The period 10-19 years of age is one of accelerated growth both physically and psychosocially. Boys and girls during this rapid growth phase have increased nutritional requirements of both macronutrients (carbohydrate, protein, and fat) and micronutrients. This is due to rapid physical growth and the onset of menses in girls and accelerated muscle and bone mass development in boys.
While the first 1,000 days remains a critical period of nutritional need, adolescence the period from 10-19 years of age is characterised by rapid biological and psychosocial growth and development. Up to 45% of skeletal growth takes place and 15 to 25% of adult height is achieved during adolescence.
Making Markets Work (MMW) is a joint programme between GAIN and six leading development agencies which aims to catalyse the power of markets and the private sector to make safe nutritious foods more available, affordable and desirable. In MMW, our efforts are divided into six distinct but mutually reinforcing workstreams.
Malnutrition is a major problem across many parts of the world, leading to poorer outcomes in infants and children and health problems throughout life, which reduce economic growth and quality of life. Many of the causes of malnutrition have to do with diets, and diets are shaped by the food system.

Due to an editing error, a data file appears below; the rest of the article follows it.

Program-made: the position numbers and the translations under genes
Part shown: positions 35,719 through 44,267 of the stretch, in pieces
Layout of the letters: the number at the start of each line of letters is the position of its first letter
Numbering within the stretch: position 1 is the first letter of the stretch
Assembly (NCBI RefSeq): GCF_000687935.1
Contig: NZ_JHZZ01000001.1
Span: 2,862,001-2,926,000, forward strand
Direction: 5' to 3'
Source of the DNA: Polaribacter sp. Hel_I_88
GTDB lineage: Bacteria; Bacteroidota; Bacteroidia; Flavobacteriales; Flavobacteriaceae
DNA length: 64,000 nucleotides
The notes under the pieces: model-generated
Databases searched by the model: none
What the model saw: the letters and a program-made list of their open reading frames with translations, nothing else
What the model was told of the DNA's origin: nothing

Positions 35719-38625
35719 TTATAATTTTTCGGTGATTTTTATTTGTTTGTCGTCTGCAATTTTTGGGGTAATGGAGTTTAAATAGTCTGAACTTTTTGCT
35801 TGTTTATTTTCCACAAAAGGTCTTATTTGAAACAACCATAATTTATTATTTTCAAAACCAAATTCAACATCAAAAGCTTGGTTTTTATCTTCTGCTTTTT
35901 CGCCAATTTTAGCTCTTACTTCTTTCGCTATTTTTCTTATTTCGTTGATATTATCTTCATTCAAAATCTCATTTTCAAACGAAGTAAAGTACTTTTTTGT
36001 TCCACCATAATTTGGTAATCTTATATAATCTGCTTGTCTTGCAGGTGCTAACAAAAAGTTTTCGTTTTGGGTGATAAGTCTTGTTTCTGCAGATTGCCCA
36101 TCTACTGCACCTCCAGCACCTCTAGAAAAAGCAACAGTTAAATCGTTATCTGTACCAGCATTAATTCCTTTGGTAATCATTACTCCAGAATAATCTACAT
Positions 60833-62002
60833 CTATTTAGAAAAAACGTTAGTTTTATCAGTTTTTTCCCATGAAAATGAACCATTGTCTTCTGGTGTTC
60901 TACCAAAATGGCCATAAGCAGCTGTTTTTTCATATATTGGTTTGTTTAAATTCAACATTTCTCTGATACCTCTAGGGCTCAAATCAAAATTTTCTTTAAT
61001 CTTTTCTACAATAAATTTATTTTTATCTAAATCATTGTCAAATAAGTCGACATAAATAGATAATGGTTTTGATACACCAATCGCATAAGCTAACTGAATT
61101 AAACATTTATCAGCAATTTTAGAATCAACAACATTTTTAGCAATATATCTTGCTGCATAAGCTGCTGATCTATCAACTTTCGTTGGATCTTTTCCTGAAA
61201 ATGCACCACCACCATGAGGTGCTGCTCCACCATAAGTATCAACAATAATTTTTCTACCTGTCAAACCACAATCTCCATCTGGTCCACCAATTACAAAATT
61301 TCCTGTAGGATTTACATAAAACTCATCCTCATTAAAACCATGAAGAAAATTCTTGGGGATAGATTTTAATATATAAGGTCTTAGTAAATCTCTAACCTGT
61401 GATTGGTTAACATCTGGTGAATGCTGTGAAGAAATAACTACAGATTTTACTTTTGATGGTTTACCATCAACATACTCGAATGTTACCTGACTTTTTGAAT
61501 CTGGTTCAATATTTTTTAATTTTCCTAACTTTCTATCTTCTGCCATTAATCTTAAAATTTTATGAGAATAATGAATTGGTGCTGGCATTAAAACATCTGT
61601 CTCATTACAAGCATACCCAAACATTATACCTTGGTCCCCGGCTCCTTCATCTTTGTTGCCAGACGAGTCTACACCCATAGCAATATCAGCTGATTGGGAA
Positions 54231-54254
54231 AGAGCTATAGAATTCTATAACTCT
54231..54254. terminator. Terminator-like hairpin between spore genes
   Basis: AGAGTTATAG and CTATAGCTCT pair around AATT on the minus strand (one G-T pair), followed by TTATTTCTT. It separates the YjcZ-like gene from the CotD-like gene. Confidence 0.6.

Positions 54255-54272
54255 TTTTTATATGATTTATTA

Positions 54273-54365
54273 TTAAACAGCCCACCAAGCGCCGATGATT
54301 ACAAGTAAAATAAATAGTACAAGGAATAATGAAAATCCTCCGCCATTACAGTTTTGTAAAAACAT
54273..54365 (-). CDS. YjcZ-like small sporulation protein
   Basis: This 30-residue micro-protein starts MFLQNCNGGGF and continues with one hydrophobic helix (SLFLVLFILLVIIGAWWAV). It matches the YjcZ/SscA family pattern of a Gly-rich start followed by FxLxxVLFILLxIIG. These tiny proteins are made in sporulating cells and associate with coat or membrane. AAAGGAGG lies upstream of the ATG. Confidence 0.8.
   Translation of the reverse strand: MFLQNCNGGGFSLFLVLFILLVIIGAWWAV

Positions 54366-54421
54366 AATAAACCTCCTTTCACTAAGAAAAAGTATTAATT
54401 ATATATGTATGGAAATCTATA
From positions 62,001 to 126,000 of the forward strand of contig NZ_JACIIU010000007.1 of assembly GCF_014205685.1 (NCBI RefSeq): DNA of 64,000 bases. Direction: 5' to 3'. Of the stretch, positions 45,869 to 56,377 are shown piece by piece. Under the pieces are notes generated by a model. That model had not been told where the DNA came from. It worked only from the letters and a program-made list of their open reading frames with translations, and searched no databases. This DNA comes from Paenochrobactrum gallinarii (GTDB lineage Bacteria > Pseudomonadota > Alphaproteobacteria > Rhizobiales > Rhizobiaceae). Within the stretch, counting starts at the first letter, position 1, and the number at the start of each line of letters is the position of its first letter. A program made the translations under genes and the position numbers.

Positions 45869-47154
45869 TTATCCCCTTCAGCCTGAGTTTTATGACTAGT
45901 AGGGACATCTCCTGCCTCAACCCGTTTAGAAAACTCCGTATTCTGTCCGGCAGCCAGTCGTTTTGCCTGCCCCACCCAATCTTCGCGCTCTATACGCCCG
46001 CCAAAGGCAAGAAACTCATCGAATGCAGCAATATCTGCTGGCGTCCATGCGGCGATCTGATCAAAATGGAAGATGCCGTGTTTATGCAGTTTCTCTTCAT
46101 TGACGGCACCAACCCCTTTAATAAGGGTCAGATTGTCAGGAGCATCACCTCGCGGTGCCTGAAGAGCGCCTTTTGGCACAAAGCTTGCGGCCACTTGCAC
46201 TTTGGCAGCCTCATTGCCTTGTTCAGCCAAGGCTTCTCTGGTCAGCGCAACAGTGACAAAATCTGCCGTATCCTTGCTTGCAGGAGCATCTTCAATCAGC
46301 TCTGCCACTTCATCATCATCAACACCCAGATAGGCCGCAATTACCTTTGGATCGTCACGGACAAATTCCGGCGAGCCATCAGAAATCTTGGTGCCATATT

Through the MNF, GAIN has supported Tarakwo Dairies – an enterprise based in Kenya's Rift Valley – to scale up their supply of safe and affordable milk. Tarakwo's distribution model uses automated milk dispensing machines, or milk ATMs, which help to improve milk availability and safety, while maintaining affordable prices for resource-constrained consumers.
Small and medium-sized enterprises (SMEs) are central to low- and middle-income country (LMIC) food systems and have the potential to increase local accessibility (availability and affordability) of nutritious and safe foods.
NOURISH OUR WORLD (NOW) seeks to put the power of demand creation at the core of improving the quality of diets in developing countries, especially among low-income consumers. This is because a good quality diet is central to tackling all forms of malnutrition.
Adolescence presents an opportunity to influence diet, which impacts present and future health outcomes, yet adolescent diets globally are poorly understood. This study estimated mean frequency of consumption and prevalence of less-than-daily fruit and vegetable consumption, at-least-daily carbonated beverage consumption, and at-least-weekly fast-food consumption among school-going adolescents.
GAIN works on supply and demand, as well as on changing incentives, rules and regulations to encourage production and consumption of nutritious and safe foods. We seek to understand and tackle barriers faced by small enterprises working to boost availability, affordability, desirability, and convenience of nutritious foods like eggs, especially for people on low-incomes.
This factsheet highlights the vastly different levels of egg supply seen across African regions, selected African countries, and selected high-income countries. It discusses why eggs remain scarce and expensive in many low-income settings, including across much of Western, Eastern, and Middle Africa.